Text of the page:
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I Tried Binge Eating, It Was Hard To Stop

This started as an article but since I'm having trouble stopping binge eating, I'm going to blog it until I've lost the 10 pounds I gained. Skip to Blog at bottom of article.

Binge eating is in the news. It may be the most prevalent eating disorder effecting 3.5 % of woman and 2% of men in the US according to a recent Harvard Medical School study.

Binge eaters typically eat until uncomfortably full, then keep eating anyway. Binge eaters may feel guilt and anxiety in regards to eating and body image. While this disorder is medically described and limited to about 5% of the population it seems to me that most people in their lifetime will eat like this occasionally if not often.

Research suggests that as we eat larger amounts of food, we require larger amounts of food to feel satisfied from eating. The hormones that make us feel full and satisfied are released in smaller quantities, and the hormones that make us feel hungry are released in larger quantities.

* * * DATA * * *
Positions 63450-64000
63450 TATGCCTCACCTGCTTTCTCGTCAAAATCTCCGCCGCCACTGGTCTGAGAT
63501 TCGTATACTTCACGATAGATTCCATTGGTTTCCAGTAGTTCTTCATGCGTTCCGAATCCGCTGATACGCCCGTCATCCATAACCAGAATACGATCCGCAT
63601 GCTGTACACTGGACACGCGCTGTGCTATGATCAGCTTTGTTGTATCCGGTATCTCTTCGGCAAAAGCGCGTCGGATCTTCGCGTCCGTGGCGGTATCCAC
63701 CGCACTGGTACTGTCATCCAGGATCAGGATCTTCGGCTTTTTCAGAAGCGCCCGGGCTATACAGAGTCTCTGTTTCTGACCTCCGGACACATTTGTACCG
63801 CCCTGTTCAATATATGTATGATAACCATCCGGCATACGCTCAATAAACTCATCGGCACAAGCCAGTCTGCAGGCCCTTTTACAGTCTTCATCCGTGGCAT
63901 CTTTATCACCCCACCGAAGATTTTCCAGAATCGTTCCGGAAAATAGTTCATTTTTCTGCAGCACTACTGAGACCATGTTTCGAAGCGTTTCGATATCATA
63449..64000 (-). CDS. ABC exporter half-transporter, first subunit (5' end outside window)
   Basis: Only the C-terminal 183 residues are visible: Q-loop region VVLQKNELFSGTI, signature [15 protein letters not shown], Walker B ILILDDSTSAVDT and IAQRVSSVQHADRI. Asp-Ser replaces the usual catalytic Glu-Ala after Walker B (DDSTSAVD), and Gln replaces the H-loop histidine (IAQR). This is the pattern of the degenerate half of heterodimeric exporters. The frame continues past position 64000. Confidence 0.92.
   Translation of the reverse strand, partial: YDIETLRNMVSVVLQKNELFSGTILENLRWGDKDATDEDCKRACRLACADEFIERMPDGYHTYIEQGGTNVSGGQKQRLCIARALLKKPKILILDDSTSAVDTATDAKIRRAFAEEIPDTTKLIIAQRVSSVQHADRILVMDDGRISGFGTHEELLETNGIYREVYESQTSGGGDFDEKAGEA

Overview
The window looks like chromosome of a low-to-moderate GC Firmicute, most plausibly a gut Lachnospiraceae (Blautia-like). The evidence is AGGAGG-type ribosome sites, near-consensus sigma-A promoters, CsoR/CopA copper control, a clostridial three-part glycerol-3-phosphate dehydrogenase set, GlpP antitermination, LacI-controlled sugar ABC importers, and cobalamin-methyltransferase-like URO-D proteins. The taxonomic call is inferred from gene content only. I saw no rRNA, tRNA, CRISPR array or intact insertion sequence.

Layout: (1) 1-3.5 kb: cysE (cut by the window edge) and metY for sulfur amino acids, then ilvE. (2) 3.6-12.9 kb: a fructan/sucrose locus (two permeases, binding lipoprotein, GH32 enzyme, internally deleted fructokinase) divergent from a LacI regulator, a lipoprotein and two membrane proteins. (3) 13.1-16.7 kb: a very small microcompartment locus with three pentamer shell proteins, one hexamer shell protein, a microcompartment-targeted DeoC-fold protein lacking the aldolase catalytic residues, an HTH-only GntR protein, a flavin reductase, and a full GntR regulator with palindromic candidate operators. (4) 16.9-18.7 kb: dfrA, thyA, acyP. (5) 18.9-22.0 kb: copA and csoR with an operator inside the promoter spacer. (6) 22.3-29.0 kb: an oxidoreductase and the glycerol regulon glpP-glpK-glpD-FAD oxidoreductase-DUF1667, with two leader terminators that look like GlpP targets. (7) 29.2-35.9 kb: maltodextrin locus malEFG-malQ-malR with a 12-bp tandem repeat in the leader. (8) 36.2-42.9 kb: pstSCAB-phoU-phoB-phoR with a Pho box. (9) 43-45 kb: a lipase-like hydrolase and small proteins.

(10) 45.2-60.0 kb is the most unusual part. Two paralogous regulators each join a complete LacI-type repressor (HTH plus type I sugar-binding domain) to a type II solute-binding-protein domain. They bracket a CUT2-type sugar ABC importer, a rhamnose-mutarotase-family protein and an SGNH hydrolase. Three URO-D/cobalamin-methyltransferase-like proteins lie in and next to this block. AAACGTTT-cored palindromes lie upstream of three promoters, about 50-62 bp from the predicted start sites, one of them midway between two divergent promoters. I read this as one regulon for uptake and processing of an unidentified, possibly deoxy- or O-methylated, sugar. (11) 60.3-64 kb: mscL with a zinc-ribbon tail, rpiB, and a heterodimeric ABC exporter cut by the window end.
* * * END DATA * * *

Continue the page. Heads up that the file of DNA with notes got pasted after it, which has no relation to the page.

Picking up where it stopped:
While this may be part of what drives binge eating (eating huge amounts of calories at one time; over 1000 and upwards to 3000), addiction appears to be in the drivers seat. Addiction is nasty. It clouds judgment and just when you feel you might be escaping along come the withdrawal symptoms to drag you back down.

I pass this information on in workshops I do, and to my weight loss clients. I talk about how important it is to do cognitive therapy to help stop the internal drive to keep eating- just like a widely accepted body of research suggests.

I wanted to understand binge eating a little more intimately so I decided to binge eat and do a wait-and-see.

The first few days actually felt pretty good emotionally. If I liked the flavor of something, I ate more of it. Cereal, peanut butter and jam sandwiches, and very healthy salads were my main binge foods. Overeating salads? You read that right. When you overeat by 1000+ calories it doesn't matter where the calories come from - it's all extra calories.